Catherine Black and Alexander Cruden with children Stewart and Margaret. Circa 1912.

My mum recently gave me several photos of my grandmother and her brother Stewart. These are studio portraits showing the two young children in a variety of costumes. I don’t know much about the cost of photography in those days, but it seems to me that the family must have been quite comfortably off.

My grandmother, Margaret Cruden and her brother Stewart. Studio portrait probably from around 1914.

My grandmother, Margaret Cruden and her brother Stewart. Studio portrait from around 1915 perhaps?

When they married, my great grandfather was a coal miner. Three years later, in the 1911 census, his occupation is shown as carter.

Later in his life he was the publican of the Fife Arms Hotel in Milton of Balgonie, Fife, and the family also owned a dairy, a chip shop and perhaps also an icecream business – although this is something I have to investigate a bit more as my mother’s story about the icecream shop has always sounded a bit mysterious!

I know that my great grandfather served in the British Army in WWI – and that he was wounded, probably in France, and had his lower leg amputated. My mother thinks that he was a Gordon Highlander, but I cannot find any record of his military service. I know that over 50 percent of the personnel records of WWI British servicemen were lost in the Blitz, and can only assume his records were amongst them.

I do know that as a result of his injury, he spent time in Edenhall Hospital for Limbless Soldiers and Sailors. My mother remembers visiting him there in the 1940’s when she was a child, so I assume he continued to go for some sort of respite care.

Patients at Edenhall Hospital for Limbless Soldiers and Sailors, probably in the 1920's.

Patients at Edenhall Hospital for Limbless Soldiers and Sailors, probably in the 1920’s. Alexander Cruden is in the front row, third from the left.

Some records from Edenhall Hospital have been transferred to the Lothian Health Services Archive, but unfortunately, not records relating to the period of time my great grandad would have been there, so that is a dead end also.

It’s frustrating not to know more about my great grandfather’s military service. While he was only one of millions of men worldwide who served and suffered, the impact of his injury must have continued throughout his life. I remember his prosthetic limb – my great grandmother used to hide it when he annoyed her, while he would turn off his hearing aid and ignore whatever she was saying.

Of course it was not only my great grandfather who bore the impact of service. My great grandmother was left with two small children to raise alone, not knowing when – or if – her husband would return.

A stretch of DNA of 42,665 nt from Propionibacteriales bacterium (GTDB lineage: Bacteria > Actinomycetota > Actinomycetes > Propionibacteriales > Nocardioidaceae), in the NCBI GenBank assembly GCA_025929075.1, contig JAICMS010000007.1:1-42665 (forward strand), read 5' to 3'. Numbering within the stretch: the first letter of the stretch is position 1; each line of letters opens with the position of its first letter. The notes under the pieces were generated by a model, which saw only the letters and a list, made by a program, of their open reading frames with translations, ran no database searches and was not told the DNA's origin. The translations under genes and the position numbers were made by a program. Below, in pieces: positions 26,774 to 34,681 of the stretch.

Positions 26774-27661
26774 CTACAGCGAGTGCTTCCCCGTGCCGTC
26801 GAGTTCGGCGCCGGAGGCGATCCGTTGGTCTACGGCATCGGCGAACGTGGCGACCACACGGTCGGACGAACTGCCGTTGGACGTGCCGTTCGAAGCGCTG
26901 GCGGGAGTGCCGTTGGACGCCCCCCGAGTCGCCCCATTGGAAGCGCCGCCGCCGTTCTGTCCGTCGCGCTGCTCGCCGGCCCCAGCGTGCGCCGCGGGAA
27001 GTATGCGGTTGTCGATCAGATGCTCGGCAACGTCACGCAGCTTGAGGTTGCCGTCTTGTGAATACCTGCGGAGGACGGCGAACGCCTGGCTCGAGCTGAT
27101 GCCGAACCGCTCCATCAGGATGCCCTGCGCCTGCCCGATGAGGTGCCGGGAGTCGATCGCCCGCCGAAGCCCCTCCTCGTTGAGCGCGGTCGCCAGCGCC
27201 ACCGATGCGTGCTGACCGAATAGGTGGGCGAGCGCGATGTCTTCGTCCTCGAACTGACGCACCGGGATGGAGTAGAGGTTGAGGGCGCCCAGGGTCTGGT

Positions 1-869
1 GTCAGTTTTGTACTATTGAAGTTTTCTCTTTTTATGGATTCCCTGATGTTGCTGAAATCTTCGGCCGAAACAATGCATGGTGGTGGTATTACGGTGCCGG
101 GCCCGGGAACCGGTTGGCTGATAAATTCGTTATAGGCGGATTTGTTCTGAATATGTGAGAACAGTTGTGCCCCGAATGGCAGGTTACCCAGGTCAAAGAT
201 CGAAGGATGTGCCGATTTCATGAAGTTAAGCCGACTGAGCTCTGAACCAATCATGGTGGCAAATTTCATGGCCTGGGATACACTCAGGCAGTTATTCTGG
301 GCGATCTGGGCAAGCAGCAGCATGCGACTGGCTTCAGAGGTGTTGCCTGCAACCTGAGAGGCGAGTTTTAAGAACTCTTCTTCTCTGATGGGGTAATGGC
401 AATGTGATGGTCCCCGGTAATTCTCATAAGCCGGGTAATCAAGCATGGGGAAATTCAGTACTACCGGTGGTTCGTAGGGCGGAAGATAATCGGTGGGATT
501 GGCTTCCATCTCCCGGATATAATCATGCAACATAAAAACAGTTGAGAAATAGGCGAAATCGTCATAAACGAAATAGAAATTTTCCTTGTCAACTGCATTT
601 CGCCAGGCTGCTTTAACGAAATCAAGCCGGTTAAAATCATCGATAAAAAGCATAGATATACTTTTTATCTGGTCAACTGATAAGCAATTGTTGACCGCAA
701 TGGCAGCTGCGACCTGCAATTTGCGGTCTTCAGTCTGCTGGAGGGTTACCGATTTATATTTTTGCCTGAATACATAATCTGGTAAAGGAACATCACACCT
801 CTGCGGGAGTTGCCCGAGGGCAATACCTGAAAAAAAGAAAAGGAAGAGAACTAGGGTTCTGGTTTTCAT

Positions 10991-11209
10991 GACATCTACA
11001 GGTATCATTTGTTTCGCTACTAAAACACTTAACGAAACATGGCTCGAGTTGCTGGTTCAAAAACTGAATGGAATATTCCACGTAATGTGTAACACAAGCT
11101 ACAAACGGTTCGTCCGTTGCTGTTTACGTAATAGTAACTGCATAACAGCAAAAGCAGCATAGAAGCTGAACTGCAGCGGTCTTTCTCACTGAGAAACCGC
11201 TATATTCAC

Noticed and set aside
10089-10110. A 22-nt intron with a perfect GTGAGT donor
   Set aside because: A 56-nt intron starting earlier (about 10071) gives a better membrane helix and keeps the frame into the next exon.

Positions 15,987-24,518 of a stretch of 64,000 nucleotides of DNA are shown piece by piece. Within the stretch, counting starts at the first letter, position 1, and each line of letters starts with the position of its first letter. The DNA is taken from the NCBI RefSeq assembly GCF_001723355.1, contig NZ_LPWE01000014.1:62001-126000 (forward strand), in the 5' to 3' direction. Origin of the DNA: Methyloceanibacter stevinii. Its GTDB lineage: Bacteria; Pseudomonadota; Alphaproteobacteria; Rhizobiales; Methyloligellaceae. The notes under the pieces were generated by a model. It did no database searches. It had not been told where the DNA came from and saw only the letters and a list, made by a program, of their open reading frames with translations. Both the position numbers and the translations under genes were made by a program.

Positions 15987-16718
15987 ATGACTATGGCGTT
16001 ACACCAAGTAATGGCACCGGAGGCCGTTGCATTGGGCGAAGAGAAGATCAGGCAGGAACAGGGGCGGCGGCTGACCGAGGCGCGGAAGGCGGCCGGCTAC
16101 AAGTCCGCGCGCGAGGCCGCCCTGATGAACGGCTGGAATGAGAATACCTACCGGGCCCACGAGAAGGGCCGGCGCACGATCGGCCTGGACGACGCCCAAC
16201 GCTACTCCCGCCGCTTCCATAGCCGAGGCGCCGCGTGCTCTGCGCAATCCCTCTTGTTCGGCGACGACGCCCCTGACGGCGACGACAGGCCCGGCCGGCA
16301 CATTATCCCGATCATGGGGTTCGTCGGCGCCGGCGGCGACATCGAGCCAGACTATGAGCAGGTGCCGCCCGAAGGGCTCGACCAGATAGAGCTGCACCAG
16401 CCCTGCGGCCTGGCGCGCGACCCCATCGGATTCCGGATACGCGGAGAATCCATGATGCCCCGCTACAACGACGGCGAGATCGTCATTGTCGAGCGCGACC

As a child I found my great gran a bit intimidating, but she was also an amazing woman. Her own mother apparently died when Catherine was a child, although I’ve not been able to find a record of this.

Alexander Cruden and Katherine (nee Black); my great grandparents with my at my christening.

Alexander and Catherine at my christening.

My mum talks about her gran travelling daily from home to work in the chip shop as pillion passenger on a friend’s motorbike, and of being unafraid to deal on the black market during the war to make sure family and friends were provided for.

She sounds like an astute businesswoman and someone who fiercely protected and looked after her family – raising a grandson when the boy’s parent’s marriage broke down, and looking after my mother and her siblings at times as well.

On the face of it, my great grandparents’ marriage sounds like a disaster waiting to happen. Pregnant teenagers – parents before the ink was dry on the marriage license, separated for several years by war, a permanently disabled husband, five children spread over 11 years, the stress of another war in which three of their sons were in military service … any one of these would be considered sufficient for divorce these days. But instead they stuck together for sixty two years – eventually dying within months of each other.

su and tony

I know times were different then – divorce was expensive and difficult to obtain. But I’d like to think that Alec and Cath were happy; that their sixty two years were about more than endurance.

I like to think that not just for their sakes, but because it gives me hope for my own 27 year relationship with the Big T.

Tombstone Tuesday: a Nicholson in Dysart

I’ve spent a lot of time in Dysart cemetary this last week and have now visited the graves of my grandparents, two sets of great-grandparents and my older brother.

I also found this headstone, of my great grand uncle David Nicholson, and his wife Mary Ann Warry.

The inscription is simple:

“In memory of David Nicholson died 16th January 1946 and his wife Mary Ann Clementine Warry died ? November 1934”